Romanesque: Architechture – Sculpture – Painting


Romanesque: Architechture – Sculpture – Painting

Edited by Rolf Toman

Photos by Achim Bednorz



Former monastery church of St. Egidius, twelth century.

Kleinkomburg – Schwabisch Hall

Photo: Achim Bednorz



Saint-Juste-de-Valcabrère (Haute Garonne)

Photo: Achim Bednorz


The romanesque was the first period in medieval art to include all of Europe. It began around 1000 and did not end – with the Staufen late Romanesque in Germany and Italy – until about the middle of the thirteenth century. Some of the contributions in this volume also consider pre-Romanesque Carolingian and Ottonian art.

The borrowing of particular formal elements from Roman architecture, including the round arch which is considered the hallmark of the Romanesque, led to the coining of the term “Romanesque”. However, the Romanesque was a period in the high Middle Ages which was entirely moulded by the spirit Christianity, and it can even be said that Romanesque art essentially is Christian church art. The majority of the works of architecture, sculpture and painting discussed in this volume can be properly understood only in the context of a Christian view of the world and Christian ways of life. In addition, monastic culture, as discussed in the introduction, played its own important role.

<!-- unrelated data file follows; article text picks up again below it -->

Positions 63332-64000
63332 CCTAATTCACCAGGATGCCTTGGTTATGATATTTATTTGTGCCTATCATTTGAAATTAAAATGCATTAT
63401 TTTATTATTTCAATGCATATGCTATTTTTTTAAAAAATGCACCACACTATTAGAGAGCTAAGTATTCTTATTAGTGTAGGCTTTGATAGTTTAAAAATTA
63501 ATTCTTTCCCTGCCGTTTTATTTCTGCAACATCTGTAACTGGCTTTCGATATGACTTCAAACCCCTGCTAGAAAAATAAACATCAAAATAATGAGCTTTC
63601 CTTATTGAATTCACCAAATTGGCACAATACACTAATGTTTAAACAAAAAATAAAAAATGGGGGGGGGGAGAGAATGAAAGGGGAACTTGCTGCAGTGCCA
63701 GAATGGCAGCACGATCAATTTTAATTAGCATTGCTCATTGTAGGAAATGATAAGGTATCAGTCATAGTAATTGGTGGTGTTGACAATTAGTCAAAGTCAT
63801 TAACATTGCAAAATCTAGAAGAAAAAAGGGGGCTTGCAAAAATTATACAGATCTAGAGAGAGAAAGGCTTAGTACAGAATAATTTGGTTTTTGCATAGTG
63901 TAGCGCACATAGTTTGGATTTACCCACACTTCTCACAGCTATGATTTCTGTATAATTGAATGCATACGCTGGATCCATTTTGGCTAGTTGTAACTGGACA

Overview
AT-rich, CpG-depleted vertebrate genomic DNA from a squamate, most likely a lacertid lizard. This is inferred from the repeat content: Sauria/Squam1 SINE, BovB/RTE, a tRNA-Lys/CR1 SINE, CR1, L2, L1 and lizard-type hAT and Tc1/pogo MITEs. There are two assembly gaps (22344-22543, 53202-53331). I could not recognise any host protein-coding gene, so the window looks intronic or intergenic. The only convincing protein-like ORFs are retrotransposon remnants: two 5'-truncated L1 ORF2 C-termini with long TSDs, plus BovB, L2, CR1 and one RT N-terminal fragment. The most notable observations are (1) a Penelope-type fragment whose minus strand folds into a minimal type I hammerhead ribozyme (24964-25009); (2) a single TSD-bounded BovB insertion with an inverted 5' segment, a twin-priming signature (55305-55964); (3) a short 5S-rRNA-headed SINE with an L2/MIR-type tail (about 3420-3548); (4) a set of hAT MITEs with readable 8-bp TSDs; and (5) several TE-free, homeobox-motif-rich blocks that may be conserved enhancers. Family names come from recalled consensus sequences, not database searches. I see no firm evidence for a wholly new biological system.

When looking at the wealth of buildings, which have with only a few exceptions been specially photographed for this volume, it is possible to recognize a great variety of forms in Romanesque architecture. Together with the main chapters and the sections on forms and techniques, these photographs will show hou much more there is to the Romanesque apart from round arches and heavy, powerful walls. Some of the pictures will convey the special atmosphere which characterizes a medieval church or monastery, and enable the reader to gain an understanding of the very different quality of life enjoyed by the people who lived there. What is particularly fascinating in this context is the visual world of Romanesque sculpture, which is closely linked to architecture. It makes the fears and hopes of people living in the Middle Ages abundantly clear. In addition to focusing on the technical aspects of the works, the authors of these contributions have also aimed to take aspects of cultural and intellectual history into account.


Printed in Germany

ISBN 3-89508-447-6


Condition: Great


1 disponibili

Informazioni aggiuntive

Peso 3800 g
Dimensioni 33 × 29 × 5 cm


Ancora non ci sono recensioni.

Solamente clienti che hanno effettuato l'accesso ed hanno acquistato questo prodotto possono lasciare una recensione.